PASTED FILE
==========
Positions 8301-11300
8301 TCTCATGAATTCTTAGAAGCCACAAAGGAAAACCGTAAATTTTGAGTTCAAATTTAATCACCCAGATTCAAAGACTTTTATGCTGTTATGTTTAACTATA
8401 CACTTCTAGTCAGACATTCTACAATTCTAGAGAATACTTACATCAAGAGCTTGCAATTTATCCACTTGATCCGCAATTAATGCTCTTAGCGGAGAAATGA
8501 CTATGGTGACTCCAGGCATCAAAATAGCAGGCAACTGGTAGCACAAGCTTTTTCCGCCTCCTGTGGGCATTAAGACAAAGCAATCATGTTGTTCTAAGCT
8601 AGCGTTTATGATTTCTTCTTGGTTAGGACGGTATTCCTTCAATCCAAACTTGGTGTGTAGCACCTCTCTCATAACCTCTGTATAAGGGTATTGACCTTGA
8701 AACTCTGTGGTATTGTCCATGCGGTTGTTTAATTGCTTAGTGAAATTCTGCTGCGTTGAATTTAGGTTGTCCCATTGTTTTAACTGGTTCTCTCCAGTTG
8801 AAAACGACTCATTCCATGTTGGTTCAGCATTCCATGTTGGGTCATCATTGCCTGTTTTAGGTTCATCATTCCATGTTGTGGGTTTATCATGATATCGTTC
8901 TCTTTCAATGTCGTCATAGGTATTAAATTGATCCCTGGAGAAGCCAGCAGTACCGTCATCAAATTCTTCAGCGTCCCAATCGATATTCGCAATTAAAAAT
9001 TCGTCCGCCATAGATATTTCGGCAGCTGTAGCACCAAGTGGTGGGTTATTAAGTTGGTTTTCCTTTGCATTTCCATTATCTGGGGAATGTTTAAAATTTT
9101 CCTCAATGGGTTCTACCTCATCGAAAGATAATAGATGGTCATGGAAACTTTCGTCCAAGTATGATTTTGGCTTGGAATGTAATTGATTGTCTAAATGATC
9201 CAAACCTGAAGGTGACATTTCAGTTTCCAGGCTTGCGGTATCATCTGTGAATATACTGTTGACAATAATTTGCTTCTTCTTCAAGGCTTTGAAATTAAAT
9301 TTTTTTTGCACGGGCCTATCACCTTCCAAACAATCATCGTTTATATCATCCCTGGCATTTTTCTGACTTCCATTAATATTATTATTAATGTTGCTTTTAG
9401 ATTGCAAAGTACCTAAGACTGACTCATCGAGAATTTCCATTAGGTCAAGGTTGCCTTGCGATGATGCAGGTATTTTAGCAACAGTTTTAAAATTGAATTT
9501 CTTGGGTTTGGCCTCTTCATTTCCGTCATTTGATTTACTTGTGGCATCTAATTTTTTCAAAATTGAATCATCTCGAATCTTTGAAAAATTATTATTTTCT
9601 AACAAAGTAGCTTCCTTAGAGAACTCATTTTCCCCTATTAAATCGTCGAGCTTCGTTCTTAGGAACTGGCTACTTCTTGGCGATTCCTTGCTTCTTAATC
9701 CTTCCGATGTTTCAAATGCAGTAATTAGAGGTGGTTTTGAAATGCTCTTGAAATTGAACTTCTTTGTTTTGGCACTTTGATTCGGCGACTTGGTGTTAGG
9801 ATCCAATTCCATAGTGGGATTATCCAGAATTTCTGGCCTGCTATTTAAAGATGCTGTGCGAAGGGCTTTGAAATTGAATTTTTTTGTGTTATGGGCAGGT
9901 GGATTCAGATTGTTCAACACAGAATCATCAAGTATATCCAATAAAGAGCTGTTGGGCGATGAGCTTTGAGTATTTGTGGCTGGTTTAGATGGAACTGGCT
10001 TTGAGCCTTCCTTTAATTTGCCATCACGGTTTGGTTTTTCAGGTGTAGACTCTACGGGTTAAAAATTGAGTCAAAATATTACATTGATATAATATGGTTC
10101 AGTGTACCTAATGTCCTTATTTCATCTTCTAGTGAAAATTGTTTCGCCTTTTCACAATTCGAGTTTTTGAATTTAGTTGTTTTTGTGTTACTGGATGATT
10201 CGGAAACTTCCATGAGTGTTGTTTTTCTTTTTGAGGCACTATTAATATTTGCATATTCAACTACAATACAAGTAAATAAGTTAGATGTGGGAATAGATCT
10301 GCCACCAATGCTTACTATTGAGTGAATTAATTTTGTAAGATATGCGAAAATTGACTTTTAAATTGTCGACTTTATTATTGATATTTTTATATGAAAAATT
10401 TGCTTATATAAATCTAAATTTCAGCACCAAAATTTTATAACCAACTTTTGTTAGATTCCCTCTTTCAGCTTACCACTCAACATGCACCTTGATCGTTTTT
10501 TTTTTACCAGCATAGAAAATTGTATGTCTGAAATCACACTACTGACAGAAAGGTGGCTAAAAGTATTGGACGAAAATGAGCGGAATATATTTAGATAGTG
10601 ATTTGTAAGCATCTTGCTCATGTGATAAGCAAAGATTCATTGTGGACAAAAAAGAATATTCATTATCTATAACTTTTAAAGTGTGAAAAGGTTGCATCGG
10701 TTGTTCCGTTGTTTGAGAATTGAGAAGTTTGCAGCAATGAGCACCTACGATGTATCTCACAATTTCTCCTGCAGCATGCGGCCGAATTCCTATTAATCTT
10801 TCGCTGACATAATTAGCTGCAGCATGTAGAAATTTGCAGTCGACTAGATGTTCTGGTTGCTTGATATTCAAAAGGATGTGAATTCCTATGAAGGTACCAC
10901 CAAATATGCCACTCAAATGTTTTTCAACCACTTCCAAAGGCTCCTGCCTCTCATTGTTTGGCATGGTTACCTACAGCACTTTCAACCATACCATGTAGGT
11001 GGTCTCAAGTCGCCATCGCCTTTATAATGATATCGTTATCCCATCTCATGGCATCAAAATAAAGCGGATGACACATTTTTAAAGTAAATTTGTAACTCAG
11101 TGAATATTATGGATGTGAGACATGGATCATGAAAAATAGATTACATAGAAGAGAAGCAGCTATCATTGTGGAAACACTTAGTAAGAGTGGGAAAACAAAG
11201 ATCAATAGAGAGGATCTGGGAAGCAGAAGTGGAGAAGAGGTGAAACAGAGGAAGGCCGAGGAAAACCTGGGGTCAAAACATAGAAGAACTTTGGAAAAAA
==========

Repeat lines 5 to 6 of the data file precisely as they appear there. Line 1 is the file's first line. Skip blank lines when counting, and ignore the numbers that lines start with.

8601 AGCGTTTATGATTTCTTCTTGGTTAGGACGGTATTCCTTCAATCCAAACTTGGTGTGTAGCACCTCTCTCATAACCTCTGTATAAGGGTATTGACCTTGA
8701 AACTCTGTGGTATTGTCCATGCGGTTGTTTAATTGCTTAGTGAAATTCTGCTGCGTTGAATTTAGGTTGTCCCATTGTTTTAACTGGTTCTCTCCAGTTG